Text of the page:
District 33 Race: Senate incumbent Keiser vs. challenger Michalek

Challenger Jack Michalek believes voters want a new senator in Legislative District 33. Incumbent Karen Keiser remains confident that voters want to keep her experience and values in Olympia. The two face off in the Aug. 17 Primary Election. Both will advance to the Nov. 2 General Election. Ballots have been mailed by King County Elections. Voters must have the ballots postmarked by Aug. 17 in the all-mail election to be counted.

Challenger Jack Michalek believes voters want a new senator in Legislative District 33. Incumbent Karen Keiser remains confident that voters want to keep her experience and values in Olympia.

The two face off in the Aug. 17 Primary Election. Both will advance to the Nov. 2 General Election. Ballots have been mailed by King County Elections. Voters must have the ballots postmarked by Aug. 17 in the all-mail election to be counted.

The 33rd district covers the Kent Valley and West Hill as well as SeaTac, Des Moines, Normandy Park and part of Burien.

“I have a feeling people want a change,” said Michalek, of Des Moines, a Republican who has knocked on more than 5,000 doors so far. “I’d love to make a good showing and get my name out there.”

Keiser, D-Des Moines, has served 10 years in the Senate. She was appointed to her seat in 2001 and won elections to four-year terms in 2002 and 2006. She served as a state representative from 1996-2001.

“I think I’m the better choice because my values match the district’s for economic stability, education and health care,” Keiser said. “People want someone who shares their values.”

Michalek, 69, ran and lost for a Port of Seattle commissioner position in 1991, his only other attempt at an elected office. He has lived in District 33 for 40 years and worked for more than 40 years in the transportation industry. He currently runs an aviation consulting business out of his home. He ran Aviation West, a ground-handling service company at Sea-Tac Airport, for more than 15 years before selling the business.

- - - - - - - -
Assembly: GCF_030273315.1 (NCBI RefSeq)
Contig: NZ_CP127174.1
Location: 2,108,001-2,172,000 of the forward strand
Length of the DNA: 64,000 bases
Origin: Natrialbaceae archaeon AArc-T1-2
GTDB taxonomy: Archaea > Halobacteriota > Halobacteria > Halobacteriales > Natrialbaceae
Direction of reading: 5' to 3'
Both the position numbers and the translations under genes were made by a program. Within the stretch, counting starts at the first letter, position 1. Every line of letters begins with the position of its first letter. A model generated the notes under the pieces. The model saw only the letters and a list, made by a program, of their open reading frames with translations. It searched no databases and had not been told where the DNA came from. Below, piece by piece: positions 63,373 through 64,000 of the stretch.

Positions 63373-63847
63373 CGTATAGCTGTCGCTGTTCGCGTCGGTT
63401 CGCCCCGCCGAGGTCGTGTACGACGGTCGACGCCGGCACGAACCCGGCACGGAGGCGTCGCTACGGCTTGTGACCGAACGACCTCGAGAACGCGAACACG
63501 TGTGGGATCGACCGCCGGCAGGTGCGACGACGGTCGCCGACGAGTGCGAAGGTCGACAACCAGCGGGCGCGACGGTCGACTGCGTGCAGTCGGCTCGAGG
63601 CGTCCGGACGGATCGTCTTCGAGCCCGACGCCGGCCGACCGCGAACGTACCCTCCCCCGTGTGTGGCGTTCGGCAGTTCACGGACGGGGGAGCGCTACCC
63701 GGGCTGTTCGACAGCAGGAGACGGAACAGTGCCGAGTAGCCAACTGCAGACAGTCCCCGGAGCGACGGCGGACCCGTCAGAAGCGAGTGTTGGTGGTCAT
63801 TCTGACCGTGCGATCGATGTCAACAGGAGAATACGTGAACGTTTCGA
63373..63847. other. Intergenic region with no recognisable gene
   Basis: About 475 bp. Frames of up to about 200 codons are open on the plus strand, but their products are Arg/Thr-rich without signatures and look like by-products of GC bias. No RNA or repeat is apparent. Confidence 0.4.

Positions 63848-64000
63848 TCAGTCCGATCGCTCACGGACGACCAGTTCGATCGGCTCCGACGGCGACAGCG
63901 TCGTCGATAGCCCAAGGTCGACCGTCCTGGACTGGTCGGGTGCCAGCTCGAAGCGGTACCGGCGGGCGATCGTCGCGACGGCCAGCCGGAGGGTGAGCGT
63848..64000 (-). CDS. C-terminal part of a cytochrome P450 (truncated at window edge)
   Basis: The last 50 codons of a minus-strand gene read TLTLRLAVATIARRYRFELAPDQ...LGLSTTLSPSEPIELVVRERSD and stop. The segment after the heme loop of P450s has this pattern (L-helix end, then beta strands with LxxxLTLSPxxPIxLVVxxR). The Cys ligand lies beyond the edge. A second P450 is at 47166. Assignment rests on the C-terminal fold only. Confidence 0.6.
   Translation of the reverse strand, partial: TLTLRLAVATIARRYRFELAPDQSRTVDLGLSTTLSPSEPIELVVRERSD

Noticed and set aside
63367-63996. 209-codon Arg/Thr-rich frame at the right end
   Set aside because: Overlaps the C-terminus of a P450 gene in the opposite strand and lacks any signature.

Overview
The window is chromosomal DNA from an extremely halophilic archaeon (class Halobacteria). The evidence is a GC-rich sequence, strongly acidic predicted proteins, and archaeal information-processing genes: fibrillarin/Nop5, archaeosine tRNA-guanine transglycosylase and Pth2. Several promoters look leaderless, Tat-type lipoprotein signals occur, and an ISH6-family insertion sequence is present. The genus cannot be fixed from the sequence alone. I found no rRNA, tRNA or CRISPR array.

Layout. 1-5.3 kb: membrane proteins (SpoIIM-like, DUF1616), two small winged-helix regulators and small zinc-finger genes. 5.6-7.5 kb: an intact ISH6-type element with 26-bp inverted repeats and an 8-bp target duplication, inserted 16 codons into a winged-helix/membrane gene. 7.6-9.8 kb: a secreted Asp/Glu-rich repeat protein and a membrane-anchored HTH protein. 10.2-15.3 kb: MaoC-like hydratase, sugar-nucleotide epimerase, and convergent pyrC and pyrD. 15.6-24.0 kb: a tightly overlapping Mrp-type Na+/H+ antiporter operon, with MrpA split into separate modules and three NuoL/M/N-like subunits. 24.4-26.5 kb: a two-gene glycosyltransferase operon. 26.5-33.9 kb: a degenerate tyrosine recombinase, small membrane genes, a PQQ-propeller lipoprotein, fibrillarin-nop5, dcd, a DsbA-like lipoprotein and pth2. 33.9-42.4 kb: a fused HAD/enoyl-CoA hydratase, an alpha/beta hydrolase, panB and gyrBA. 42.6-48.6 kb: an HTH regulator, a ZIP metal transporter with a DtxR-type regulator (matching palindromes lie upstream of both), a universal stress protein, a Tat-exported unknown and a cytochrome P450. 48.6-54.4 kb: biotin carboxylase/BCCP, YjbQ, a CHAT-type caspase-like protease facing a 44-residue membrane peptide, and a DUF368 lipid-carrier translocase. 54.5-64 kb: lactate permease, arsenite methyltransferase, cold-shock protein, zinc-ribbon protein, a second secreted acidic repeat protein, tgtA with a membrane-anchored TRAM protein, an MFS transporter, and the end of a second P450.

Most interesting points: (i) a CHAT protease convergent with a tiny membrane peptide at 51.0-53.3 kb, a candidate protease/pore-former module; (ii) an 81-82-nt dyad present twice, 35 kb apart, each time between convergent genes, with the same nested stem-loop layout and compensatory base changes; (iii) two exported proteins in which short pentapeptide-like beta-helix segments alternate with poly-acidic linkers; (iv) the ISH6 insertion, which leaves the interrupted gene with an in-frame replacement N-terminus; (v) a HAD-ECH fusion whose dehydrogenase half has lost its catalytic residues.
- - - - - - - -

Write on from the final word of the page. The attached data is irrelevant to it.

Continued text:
“I got fed up with everything going on in Olympia,” Michalek said about the reason he decided to run for the Senate. “I know how to run a business, run a budget and live within a budget as you hire and fire.

“It’s out of control in Olympia. We have to reduce government spending. We’re funding this and that and we don’t have the money.”

Michalek said one of his priorities would be to help small businesses by reducing the business and occupation tax or even allowing a new small business to not be charged the tax in its first year of operation.

Michalek wants education to be a top priority but he would prefer to see less money spent on administrators and non-teachers and more spent on the students.

As far as where to save money, Michalek said he wants to increase the budget and staff of State Auditor Brian Sonntag to find areas to cut.

“We should double his people so he can audit every place,” Michalek said. “There are people who quit universities, then get rehired and are double dipping and making twice as much money.”

Keiser, 62, said she will focus to save the budgets of two major programs.

“My priorities are education and health care,” Keiser said. “Beyond those, we can eliminate programs and make cuts.”

Keiser said it’s becoming difficult to know where to cut.

“At this point, I can’t tell you what I would do,” said Keiser, except that she would avoid cuts to education and health care.

While some voters might want a change in leadership because of the struggling economy the past couple of years, Keiser said she has found going door to door that people want representatives who will listen to them.

“People know me,” Keiser said. “I listen and I’m effective.”

Keiser pointed to a flood insurance bill she helped pass last session to protect Green River Valley businesses and residents from financial ruin as one of her key achievements. She also helped pass bills to ensure children get vaccines; improved safety in baby bottles by banning the use of a chemical used to make the bottles; and making health insurance more affordable for small businesses.

The Municipal League of King County gave Keiser a “very good” rating and Michalek a “good” rating.

Through Aug. 2, Keiser had raised $93,027 for her campaign and spend $24,661 while Michalek had raised $11,770 and spent $6,968, according to the Washington Public Disclosure Web site at www.pdc.wa.gov.

Legislators are paid $42,106 per year.

For information about the candidates from their Web sites, go to www.karenkeiser.com or www.votejack2010.com.


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